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Vancouver Slutwalk


Exactly one week after Mother’s Day, moms took Slutwalk Vancouver by storm, with a plentitude of strollers in the midst of the distinctive, colourful signs that defined Sunday afternoon’s march.

The walk aimed to raise awareness about attitudes that blame victims of sexual assault for the crime, saying that what they wore or how they acted meant they deserved it.

Slutwalk started in Toronto with the comments of one police officer who told a group of university students in January that they should stop dressing like sluts in order to avoid being raped. It’s since become a global phenomenon, with dozens of walks organized across Canada, the U.S., Australia, New Zealand and the U.K.

Vancouver event organizer Katie Raso said she had hoped that multiple generations would get involved.

“Just as this isn’t one woman’s fight, this isn’t one generation’s fight,” she told ctvbc.ca.

Fellow organizer Kat Davidson brought her daughter Aria to the march. Davidson said she wanted to get her involved in the conversation surrounding the issues Slutwalk addresses while she’s still a kid.

“By the time we often feel comfortable talking to our children, to our daughters, about the implications of how they dress and how society views them, they’ve already internalized the message,” she said.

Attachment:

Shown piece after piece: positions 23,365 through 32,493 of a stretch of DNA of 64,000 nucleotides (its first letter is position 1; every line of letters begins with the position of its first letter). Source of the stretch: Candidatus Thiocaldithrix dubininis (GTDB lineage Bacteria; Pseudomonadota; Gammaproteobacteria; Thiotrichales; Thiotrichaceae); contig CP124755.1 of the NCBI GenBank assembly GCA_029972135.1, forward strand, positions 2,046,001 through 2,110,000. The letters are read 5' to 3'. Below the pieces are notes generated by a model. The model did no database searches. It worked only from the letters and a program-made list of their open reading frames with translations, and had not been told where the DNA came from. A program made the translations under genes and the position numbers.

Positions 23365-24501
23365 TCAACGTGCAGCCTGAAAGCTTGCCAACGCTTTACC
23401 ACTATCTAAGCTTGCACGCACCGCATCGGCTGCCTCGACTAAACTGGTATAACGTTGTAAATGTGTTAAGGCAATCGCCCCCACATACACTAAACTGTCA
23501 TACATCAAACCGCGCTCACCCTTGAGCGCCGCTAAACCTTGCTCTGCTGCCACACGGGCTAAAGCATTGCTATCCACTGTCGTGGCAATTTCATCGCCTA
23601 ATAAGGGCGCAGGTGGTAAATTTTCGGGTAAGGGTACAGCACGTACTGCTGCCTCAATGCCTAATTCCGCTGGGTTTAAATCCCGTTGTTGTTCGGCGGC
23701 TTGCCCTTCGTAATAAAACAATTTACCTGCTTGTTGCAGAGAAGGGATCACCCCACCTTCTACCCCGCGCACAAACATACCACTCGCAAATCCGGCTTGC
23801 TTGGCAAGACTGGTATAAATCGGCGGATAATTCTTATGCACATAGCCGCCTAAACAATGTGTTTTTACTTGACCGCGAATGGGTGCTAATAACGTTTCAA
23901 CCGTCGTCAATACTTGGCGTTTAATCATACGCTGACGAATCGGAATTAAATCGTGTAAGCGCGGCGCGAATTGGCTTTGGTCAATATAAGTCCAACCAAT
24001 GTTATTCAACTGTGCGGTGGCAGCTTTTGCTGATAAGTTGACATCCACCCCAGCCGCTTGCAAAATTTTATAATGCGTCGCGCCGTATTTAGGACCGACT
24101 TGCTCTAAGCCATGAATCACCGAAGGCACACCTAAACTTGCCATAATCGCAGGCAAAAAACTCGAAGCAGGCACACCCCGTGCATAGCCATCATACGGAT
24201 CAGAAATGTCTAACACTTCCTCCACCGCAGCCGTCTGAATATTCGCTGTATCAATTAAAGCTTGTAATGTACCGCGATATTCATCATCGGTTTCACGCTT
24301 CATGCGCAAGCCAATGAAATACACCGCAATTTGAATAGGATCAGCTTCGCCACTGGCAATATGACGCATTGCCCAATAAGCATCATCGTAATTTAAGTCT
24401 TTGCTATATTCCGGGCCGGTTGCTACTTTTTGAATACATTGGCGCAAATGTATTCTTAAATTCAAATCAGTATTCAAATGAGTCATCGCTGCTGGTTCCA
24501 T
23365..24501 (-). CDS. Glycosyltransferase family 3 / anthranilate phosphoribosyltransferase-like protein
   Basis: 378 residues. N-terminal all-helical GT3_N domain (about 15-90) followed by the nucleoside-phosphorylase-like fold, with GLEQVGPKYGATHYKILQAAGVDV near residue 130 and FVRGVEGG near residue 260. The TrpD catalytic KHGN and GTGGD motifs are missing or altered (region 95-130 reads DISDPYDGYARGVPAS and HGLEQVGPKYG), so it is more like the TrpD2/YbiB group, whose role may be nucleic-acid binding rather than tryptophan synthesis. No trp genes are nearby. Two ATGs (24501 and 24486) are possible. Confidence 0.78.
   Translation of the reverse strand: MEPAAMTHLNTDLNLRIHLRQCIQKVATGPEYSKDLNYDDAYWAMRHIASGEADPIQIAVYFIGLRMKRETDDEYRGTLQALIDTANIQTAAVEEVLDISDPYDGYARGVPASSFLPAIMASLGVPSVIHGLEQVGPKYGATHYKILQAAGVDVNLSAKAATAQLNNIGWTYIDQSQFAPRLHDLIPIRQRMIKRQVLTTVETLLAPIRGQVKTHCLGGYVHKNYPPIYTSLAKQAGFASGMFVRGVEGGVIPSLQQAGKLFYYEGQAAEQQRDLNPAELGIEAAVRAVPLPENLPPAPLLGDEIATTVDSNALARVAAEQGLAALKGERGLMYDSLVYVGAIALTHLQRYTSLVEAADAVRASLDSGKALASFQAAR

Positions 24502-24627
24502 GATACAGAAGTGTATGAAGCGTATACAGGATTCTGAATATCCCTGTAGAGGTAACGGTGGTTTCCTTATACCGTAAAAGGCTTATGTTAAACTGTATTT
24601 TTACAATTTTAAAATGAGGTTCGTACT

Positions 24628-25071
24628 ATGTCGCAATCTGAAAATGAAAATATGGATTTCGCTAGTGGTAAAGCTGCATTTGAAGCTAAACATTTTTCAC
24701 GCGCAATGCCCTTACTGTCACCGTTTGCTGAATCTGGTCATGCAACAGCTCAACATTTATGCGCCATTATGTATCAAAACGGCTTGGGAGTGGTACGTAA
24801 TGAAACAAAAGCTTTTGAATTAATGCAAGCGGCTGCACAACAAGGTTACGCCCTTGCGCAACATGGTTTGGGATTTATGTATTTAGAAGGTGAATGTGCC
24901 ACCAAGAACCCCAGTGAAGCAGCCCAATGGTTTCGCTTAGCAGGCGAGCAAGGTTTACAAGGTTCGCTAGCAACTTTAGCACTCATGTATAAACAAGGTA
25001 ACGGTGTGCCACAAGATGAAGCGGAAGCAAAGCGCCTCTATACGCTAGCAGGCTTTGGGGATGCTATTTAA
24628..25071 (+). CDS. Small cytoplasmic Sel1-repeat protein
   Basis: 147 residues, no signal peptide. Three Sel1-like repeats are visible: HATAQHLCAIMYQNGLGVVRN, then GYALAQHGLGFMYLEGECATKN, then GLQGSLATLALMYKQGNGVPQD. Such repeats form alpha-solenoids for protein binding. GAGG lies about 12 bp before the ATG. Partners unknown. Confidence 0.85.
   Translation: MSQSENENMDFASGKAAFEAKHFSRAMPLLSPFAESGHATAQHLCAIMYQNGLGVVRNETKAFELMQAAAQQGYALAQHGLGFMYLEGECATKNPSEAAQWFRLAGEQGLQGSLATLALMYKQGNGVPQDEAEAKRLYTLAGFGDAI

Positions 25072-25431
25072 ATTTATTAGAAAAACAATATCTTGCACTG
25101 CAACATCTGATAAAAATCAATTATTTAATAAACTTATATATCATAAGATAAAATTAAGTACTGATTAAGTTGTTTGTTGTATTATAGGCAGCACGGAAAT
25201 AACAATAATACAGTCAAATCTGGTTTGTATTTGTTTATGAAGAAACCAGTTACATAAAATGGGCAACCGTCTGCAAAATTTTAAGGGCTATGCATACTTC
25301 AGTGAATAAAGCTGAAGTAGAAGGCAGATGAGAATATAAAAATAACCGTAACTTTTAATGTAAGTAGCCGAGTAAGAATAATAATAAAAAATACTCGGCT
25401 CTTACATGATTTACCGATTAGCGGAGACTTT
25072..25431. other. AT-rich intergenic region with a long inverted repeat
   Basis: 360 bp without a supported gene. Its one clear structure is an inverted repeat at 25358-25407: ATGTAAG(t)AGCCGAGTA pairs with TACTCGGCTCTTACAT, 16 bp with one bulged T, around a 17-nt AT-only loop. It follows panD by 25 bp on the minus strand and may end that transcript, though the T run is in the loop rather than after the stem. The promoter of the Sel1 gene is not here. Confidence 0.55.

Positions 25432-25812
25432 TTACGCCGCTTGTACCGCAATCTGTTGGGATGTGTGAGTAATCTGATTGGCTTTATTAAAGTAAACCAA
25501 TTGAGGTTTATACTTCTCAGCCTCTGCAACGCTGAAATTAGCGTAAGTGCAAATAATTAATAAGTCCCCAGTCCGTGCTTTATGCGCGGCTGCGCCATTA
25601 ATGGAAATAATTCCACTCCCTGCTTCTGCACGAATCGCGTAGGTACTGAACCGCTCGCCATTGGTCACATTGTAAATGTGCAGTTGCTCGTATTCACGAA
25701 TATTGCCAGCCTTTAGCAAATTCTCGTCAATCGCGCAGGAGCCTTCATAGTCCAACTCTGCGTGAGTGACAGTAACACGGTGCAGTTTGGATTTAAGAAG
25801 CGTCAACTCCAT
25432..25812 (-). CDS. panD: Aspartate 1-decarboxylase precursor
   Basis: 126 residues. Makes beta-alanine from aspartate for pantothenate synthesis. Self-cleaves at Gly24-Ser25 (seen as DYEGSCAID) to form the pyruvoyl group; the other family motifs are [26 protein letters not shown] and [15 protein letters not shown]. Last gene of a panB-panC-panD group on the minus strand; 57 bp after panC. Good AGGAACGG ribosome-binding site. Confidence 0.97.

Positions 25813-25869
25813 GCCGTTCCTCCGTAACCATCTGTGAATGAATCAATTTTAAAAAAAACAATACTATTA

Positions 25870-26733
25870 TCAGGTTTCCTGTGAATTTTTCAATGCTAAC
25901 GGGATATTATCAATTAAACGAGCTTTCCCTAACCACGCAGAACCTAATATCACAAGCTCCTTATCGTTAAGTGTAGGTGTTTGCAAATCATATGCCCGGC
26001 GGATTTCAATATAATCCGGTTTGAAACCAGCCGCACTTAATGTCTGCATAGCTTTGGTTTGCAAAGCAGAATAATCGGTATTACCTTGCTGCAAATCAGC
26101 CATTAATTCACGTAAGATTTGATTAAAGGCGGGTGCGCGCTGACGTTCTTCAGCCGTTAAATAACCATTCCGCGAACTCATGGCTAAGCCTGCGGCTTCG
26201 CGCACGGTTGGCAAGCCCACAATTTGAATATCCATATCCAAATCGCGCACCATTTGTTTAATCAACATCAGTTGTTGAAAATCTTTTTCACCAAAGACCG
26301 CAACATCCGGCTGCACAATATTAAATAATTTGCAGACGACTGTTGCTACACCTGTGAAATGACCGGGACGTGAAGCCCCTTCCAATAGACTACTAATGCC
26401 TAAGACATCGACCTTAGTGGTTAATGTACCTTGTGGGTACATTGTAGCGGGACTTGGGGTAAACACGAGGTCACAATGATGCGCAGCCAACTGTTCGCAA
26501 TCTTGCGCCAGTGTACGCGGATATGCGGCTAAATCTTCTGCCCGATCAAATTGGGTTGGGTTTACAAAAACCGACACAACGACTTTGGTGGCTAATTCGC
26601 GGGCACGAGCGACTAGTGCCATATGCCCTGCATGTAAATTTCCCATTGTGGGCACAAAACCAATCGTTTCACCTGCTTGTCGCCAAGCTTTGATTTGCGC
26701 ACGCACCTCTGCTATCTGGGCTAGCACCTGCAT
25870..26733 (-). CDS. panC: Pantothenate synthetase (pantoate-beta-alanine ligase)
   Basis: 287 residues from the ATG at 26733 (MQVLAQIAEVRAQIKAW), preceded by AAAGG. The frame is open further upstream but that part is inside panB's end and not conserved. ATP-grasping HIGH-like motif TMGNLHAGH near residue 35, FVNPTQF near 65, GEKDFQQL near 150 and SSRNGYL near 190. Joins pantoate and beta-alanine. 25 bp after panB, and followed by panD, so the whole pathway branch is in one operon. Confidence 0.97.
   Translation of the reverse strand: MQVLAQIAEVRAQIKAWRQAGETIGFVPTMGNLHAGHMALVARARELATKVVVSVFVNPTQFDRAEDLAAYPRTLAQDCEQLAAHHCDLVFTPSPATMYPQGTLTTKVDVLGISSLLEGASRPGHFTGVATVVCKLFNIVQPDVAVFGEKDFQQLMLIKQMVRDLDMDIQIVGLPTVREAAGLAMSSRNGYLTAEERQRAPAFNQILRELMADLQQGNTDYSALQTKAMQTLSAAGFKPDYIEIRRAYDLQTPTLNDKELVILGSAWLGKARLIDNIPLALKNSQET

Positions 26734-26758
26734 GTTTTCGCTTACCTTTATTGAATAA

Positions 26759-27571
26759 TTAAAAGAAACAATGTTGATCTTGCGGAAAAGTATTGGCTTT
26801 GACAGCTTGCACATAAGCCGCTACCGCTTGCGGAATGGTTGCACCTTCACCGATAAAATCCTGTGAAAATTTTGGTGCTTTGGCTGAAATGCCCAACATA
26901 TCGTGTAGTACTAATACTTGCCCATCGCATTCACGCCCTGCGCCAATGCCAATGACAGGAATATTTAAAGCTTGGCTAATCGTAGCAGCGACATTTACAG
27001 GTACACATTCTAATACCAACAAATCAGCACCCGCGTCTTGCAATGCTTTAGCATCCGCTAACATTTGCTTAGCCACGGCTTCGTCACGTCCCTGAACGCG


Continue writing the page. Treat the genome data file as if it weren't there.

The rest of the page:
“To wait until a safe age means that she’s already internalized – and may have been affected – by it.”

Aria wore a “Get fed up and start a revolution” t-shirt, helped carry the official walk banner, led chants and marched alongside other organizers with her own sign.

When asked why she wanted to come, Aria replied simply, “I feel it’s important.”

Danica Denommesime brought her whole family to the march, including husband Dean, daughter Soleilla and baby son Declyne.

She said she wants to surround her children with positive messages about respect.

“We teach them that it doesn’t matter what you wear, or what gender you are, or how much power you have, we all deserve equality,” Denommesime said.

Elsewhere in the crowd of supporters, Carly Nesbitt pushed a stroller and wore a baby sling. She said she brought her two young sons, Corbin and Eddie, to the event because she wants to start teaching them about movements like Slutwalk now.

“This is an important cause,” she said.

“It’s not fair for people to have to dress a certain way or do something that other people think they should. It’s all just personal expression and people need to stop trying to silence it.”

Thousands of people – women, men and children – marched in Slutwalk Vancouver.

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